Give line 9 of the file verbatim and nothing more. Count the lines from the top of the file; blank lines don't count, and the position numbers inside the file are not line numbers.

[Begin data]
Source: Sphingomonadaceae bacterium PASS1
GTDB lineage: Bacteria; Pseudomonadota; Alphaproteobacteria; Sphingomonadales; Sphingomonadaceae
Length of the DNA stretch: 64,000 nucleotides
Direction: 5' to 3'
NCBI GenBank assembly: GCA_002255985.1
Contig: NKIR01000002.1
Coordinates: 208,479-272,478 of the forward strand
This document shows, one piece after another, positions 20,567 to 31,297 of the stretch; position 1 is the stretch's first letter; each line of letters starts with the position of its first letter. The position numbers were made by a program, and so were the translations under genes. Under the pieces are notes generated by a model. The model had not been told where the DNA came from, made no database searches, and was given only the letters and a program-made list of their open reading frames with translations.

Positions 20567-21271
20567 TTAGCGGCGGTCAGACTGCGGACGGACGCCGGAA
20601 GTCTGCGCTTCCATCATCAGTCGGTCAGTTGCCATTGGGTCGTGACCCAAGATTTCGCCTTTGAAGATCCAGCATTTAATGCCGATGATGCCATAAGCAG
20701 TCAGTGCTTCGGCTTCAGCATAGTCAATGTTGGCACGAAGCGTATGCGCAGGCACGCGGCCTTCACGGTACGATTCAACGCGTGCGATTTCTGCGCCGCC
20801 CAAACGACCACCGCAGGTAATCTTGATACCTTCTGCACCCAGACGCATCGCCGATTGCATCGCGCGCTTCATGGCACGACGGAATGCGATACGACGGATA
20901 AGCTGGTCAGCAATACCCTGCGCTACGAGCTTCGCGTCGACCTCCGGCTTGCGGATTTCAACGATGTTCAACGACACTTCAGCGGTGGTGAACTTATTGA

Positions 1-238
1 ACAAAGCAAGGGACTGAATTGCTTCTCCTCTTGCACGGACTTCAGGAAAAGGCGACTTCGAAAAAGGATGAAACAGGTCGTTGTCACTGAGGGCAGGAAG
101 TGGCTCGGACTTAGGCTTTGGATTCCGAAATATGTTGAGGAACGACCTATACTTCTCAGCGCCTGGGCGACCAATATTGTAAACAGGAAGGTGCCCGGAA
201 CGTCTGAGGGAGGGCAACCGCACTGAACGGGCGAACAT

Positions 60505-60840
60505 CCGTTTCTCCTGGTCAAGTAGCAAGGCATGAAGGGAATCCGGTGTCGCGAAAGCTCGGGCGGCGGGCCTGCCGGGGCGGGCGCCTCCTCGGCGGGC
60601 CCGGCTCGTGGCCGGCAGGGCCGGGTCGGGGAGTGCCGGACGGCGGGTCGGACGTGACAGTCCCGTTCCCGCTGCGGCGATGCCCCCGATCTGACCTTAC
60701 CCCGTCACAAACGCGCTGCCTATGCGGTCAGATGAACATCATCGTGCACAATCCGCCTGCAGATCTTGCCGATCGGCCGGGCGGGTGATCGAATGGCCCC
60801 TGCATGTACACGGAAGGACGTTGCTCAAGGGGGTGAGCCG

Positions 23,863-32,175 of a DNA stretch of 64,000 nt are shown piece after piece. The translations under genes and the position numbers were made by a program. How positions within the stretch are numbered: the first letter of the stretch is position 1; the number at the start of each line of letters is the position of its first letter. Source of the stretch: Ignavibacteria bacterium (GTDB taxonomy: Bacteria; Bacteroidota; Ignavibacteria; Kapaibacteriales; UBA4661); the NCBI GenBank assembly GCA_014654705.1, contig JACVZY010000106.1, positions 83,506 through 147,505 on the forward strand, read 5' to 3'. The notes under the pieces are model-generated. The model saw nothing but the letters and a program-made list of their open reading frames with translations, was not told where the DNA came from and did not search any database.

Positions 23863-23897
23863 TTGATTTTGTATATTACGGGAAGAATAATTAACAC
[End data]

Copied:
Positions 20567-21271